Archive for the ‘Tax Fraud’ Category

False Checks, Trusts, and Ignoring Taxes Lead to Real Prison

Sunday, March 9th, 2014

Perhaps Michael Williams subconsciously wanted to go to ClubFed. He sure did just about everything he could to make sure he did. Let’s run down the list of things he did.

First, have a business that makes money and not file tax returns. Check.

Next, set up trusts that don’t file tax returns. Check.

Let’s add some bank fraud. How about creating phony US government checks and trying to deposit those. Not only is that bank fraud, but it’s probably some other felonies. Check.

And then let’s target the state officials and judges who are involved in state investigations. Let’s refer them to the IRS. That will get them. (No, it didn’t.) The IRS won’t care about that. Check.

(Here, I should point out that this likely got a separate agency involved: TIGTA, the Treasury Inspector General for Tax Administration. TIGTA is the internal affairs department of the IRS, and phony criminal referrals would likely get referred to TIGTA rather than IRS criminal investigation.)

Mr. Williams, a resident of Colorado, was indicted in 2012. He was found guilty on November 5, 2013 after a six-day trial. It took the jury just three hours to find him guilty of tax evasion, currency structuring, bank fraud, and interfering with internal revenue laws.

US District Court Judge Linda Arguello called Mr. Williams “a danger to the community…[He] is continuing to show his contempt for the government and he appears to believe he is exempt from the laws of the United States.” He received 71 months at ClubFed to think things over.

Former Chairman of Woodland Park, NJ Democratic Committee Bribes His Way to ClubFed

Sunday, March 2nd, 2014

The IRS has its problems, but accepting bribes isn’t one of them. The former chairman of the Woodland Park, New Jersey Democratic Committee found that out the hard way.

Michael Kazmark didn’t pay his 1997-2005 federal taxes; he owed just under $100,000 (including interest and penalties) by 2010. When you owe a large amount and cannot pay one avenue that’s open to you is an Offer In Compromise (OIC). In an OIC, you ask the IRS to settle your debt for pennies on the dollar. About 15% of OICs make it through and are accepted; it usually takes over a year for the process to play itself out. Mr. Kazmark offered to pay $48,800 of the $98,046 he owed; he sent the required deposit of $9,800 with his OIC application.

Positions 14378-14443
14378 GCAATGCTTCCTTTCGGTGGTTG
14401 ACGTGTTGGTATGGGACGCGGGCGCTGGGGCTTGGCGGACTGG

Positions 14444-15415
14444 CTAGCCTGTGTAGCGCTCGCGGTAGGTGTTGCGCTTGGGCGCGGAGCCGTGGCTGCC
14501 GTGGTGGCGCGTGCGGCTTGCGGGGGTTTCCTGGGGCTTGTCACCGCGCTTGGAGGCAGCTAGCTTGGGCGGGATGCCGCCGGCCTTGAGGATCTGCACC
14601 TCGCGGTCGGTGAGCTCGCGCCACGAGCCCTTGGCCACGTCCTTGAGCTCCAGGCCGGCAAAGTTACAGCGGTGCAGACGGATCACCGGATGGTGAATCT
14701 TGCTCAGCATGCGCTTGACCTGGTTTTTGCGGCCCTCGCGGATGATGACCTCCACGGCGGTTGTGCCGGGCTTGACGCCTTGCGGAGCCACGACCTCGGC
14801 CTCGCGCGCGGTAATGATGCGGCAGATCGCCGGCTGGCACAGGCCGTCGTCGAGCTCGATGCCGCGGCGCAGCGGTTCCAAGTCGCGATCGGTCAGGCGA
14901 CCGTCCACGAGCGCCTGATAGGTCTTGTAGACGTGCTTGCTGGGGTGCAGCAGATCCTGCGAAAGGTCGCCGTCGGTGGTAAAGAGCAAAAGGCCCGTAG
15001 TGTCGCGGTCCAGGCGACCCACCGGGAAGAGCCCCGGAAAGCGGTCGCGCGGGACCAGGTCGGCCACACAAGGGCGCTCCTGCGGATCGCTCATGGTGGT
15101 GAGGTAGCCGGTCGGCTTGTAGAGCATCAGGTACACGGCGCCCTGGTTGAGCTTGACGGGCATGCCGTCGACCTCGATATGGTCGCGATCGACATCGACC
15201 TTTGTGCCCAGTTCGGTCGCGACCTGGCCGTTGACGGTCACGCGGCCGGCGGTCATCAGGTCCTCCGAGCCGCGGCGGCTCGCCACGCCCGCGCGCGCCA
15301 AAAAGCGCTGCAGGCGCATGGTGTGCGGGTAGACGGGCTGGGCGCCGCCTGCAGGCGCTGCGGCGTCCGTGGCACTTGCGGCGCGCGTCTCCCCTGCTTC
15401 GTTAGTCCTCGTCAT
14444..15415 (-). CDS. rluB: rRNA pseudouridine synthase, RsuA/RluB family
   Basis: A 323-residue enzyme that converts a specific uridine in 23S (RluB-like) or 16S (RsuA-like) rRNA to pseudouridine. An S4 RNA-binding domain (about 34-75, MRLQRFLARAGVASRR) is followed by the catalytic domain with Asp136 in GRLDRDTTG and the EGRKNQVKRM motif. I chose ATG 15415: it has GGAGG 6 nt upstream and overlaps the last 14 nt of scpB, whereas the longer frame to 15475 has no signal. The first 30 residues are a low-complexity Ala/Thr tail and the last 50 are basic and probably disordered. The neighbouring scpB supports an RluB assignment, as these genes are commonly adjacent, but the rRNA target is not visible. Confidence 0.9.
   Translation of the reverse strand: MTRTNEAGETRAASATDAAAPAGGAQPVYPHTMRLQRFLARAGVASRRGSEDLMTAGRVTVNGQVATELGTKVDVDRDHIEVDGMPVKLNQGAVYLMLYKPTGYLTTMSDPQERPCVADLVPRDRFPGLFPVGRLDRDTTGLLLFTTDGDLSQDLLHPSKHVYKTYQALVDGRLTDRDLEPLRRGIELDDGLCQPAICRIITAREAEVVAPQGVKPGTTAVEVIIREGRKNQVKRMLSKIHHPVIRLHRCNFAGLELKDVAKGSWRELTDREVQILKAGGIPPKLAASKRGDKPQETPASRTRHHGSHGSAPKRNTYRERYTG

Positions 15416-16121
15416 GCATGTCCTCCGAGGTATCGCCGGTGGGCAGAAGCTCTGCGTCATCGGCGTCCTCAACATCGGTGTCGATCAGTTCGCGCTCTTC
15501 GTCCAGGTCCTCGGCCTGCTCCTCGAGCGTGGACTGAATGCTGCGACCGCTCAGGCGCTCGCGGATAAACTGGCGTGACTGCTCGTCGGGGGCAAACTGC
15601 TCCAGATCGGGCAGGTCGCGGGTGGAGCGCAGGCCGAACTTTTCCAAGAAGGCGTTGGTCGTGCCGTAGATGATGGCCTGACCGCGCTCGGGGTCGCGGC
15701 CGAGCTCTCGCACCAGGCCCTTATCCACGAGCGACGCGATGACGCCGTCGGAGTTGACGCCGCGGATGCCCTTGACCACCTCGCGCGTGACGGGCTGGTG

Mr. Kazmark wanted to make sure his OIC went through. Now, most of us might consult with a tax professional who could make sure the OIC had the best chance of being approved. Mr. Kazmark had another idea: bribery. From the Information in his indictment:

5. It was part of this bribery scheme that on or about October 5, 2010, in Passaic County, defendant MICHAEL KAZMARK offered, promised to make and made a $1,000 bribe payment to UC1 and UC2 in exchange for their official assistance in transferring MICHAEL KAZMARK’s offer in compromise file to UC2 so that UC2 could accept defendant MICHAEL KAZMARK’s April 18, 2010 offer in compromise.

6. It was a further part of this bribery scheme that on or about October 5, 2010, in Passaic County, New Jersey, defendant MICHAEL KAZMARK offered and promised to make a $17,500 bribe payment to UC1 and UC2 in exchange for their official assistance in accepting defendant MICHAEL KAZMARK’s April 18, 2010 offer in compromise, and thereby resolving defendant MICHAEL KAZMARK’s federal tax liability, for the amount of the check that he had already paid to the IRS, namely $9,760, as opposed to the $48,800 that defendant MICHAEL KAZMARK had initially offered.

Mr. Kazmark pleaded guilty last year; he was sentenced on Friday to two years at ClubFed. He was lucky in that federal sentencing guidelines suggested a three-year term. In any case, bribery is a strategy that is a very poor choice.